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Study: Renting Beats Buying in Vast Majority of U.S.

Study: Renting Beats Buying in Vast Majority of U.S.

According to the most recent study of housing data, it pays to rent.

Despite widespread home price declines, renting still makes more sense than owning in the vast majority of U.S. housing markets, according to researchers at Florida Atlantic University and Florida International University.

The Beracha, Hardin & Johnson National Price-to-Rent Ratios Monthly Report for January shows that homes still are selling for more than they should in 97 of 99 markets, an indication that renting is more favorable than homeownership. 

“Home prices are down, but they are still too high and near record levels so we expect further price corrections in the future,” said Ken H. Johnson, Ph.D., a co-author of the report and an economist in FAU’s College of Business. “While rents also are on the rise, consumers are better off financially in most areas if they hold off buying until home price declines level off."

Metro areas such as McAllen, Texas; San Jose, California; San Francisco; and Honolulu are among the most renter-friendly markets nationwide with price-to-rent ratios well above the local historic averages. Those areas could face sharp price reductions in the months ahead.

A market’s price-to-rent ratio is measured by dividing the average home price by the average annual rent. The calculation is compared to the historic price-to-rent ratio for the market to determine if owning or renting is preferred. Price-to-rent ratios above the local historic average indicate renting is better, while scores below the historic average suggest buying is better.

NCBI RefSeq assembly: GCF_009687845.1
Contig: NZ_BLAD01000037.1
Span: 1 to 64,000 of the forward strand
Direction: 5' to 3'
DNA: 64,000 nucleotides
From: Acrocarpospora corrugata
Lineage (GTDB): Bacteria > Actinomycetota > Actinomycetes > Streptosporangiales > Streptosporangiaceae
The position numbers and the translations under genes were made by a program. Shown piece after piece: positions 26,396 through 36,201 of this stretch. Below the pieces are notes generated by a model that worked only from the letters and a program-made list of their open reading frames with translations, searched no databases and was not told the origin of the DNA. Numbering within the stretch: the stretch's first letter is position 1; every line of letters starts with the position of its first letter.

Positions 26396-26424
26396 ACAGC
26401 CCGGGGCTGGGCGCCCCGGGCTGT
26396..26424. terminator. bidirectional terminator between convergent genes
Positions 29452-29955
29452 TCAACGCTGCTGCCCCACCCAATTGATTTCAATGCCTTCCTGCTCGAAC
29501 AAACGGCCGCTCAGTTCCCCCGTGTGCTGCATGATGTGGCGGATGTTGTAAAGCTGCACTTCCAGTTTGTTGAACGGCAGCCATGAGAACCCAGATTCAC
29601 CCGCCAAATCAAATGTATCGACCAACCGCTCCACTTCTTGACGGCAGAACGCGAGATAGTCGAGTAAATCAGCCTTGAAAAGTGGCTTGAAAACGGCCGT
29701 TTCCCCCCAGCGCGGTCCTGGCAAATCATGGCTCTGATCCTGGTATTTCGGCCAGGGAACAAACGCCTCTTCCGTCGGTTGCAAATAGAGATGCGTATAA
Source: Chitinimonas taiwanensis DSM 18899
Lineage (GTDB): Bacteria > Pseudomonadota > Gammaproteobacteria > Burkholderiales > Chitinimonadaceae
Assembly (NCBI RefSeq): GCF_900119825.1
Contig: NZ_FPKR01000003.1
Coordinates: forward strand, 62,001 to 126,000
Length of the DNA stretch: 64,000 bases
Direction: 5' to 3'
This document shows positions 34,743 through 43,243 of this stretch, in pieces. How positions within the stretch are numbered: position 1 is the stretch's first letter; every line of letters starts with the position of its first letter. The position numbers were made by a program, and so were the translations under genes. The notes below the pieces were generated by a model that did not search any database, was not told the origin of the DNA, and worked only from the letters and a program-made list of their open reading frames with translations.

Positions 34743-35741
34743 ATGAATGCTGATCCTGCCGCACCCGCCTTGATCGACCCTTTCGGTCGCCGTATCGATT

“Traditionally homeowners have been able to build wealth faster than renters, but those who rent can still build a sizable nest egg if they are disciplined," said Eli Beracha, Ph.D., a co-author and director of FIU's Hollo School of Real Estate. “In order to replicate equity creation, renters should invest the money they otherwise would have spent on maintaining their homes." 

Only two markets (Springfield, Massachusetts and Cape Coral-Fort Myers) have negative price-to-rent scores or discounts, implying owning is, on average, better than renting in financial terms.

Renters in Springfield paid an average of about $1,615 in January, a year-over-year increase of 14.73 percent, leading all 100 markets analyzed by the Waller Weeks & Johnson Rental Index.

Meanwhile, Cape Coral is still recovering from the effects of Hurricane Ian in September. The Category 4 storm destroyed or badly damaged homes and rentals that have since been taken out of the housing stock, worsening the supply problem that already existed in Southwest Florida. 

“In these two markets, home prices are falling, if only slightly, while rents are rising at an astounding rate,” Johnson said.

The BH&J monthly report is produced by Johnson, Beracha and FIU College of Business Dean William Hardin, Ph.D. It combines raw housing prices and rents from Zillow’s Housing Value Index and Zillow's Observed Rental Index.

The shortage of both rental and for-sale units is driving high rents and home prices. The construction of needed units will help bring the housing crisis under control, the researchers said.